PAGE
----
Biggest Construction Failures Of All TimeAndrew Brandon
Hyatt Regency Hotel – Kansas, USA – 1981
Construction on the grandiose 40-storey Hyatt Regency Hotel began in 1978, a project that was described as “fast-tracked” due to the financial climate at the time putting pressure on construction companies to win contracts and execute projects quickly and efficiently. The project suffered from major issues early on, including the collapse of a large section of the roof, a foreshadowing that went unnoticed. The hotel officially opened in 1980, with many admiring its sleek and modern design and architecture.
One of its defining features was the hotel’s lobby, especially the steel, glass and concrete walkways, two of which were directly on top of each other, connected several floors of the hotel. However, these walkways would prove to be the constructions downfall, literally.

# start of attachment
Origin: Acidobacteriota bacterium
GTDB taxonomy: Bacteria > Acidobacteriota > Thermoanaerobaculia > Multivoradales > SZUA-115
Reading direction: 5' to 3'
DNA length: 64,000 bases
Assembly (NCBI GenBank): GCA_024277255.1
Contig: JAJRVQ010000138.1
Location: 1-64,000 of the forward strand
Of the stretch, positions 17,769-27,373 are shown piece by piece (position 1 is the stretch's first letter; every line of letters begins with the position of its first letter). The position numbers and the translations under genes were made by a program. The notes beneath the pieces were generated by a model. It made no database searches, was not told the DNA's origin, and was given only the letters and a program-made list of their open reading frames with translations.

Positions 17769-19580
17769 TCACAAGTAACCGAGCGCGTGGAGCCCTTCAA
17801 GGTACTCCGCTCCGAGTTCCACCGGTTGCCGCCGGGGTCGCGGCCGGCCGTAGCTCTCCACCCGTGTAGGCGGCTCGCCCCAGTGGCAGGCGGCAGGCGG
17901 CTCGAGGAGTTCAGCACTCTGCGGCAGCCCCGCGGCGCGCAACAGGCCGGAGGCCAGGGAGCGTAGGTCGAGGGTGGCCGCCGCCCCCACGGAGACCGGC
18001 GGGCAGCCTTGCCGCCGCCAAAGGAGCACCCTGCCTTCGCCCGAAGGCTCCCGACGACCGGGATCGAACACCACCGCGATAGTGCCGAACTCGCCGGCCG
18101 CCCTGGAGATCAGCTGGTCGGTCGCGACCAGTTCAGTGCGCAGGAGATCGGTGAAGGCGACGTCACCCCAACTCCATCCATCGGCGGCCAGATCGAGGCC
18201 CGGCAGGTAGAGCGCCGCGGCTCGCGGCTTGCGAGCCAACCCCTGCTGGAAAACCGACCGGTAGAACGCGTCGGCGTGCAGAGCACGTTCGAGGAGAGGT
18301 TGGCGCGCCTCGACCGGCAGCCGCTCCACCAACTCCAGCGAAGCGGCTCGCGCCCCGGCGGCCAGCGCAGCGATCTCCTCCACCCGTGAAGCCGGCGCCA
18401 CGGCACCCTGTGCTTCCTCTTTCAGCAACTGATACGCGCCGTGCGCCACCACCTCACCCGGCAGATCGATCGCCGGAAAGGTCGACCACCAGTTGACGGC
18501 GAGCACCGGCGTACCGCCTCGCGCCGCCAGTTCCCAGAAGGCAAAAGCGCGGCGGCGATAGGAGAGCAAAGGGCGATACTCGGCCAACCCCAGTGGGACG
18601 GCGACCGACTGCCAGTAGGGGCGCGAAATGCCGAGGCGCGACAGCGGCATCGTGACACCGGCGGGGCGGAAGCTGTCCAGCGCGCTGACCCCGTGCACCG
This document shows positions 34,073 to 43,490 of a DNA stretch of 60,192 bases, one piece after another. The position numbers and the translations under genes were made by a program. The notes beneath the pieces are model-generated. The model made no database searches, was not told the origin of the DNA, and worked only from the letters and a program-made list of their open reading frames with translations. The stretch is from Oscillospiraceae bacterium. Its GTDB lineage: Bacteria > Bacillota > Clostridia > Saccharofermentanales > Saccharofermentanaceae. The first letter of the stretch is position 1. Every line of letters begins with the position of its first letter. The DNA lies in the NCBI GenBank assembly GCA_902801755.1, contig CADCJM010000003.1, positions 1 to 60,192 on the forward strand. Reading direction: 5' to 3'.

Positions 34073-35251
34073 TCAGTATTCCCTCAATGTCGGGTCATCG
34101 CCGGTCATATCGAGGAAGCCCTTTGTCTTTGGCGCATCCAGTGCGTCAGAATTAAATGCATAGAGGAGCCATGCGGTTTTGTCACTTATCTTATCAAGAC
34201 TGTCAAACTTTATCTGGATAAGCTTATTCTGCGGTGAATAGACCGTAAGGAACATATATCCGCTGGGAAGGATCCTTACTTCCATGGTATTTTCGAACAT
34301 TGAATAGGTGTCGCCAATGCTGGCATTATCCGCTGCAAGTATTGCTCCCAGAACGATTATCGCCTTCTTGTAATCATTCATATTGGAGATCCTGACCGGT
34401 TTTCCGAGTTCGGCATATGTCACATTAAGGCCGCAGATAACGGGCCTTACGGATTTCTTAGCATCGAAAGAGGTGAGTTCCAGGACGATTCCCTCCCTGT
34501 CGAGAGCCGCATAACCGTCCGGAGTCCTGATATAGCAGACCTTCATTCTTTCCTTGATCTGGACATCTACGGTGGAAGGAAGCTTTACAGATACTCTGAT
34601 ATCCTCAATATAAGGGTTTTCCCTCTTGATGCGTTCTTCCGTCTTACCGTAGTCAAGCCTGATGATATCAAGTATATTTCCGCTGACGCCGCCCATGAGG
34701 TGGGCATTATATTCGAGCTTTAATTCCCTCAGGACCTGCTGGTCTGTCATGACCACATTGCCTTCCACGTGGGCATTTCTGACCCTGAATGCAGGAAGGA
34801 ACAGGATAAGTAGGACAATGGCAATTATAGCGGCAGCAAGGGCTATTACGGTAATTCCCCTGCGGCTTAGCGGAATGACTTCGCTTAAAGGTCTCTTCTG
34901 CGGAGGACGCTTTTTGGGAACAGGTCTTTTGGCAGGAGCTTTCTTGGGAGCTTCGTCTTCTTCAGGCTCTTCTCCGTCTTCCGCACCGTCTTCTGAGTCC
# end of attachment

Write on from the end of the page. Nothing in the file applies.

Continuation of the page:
On the evening of July 17th 1981, many people were gathered in the hotels lobby, and packed onto these walkways for an event that was taking place. Because of this, guests on the fourth-floor walkway started to hear popping noises, before this walkway fell several inches, paused for a few moments, then continued to fall to the lobby’s floor, taking the second-floor walkway down with it.
The cause of the collapse was a result of a change in design of the walkways during the construction phase of the project. In the original design, both the second and fourth floor walkways had their own support systems, only needing to support their own weight. This would have been effective, but the design was changed so that the fourth-floor walkway would be responsible for holding the weight of both, which it was clearly unable to do.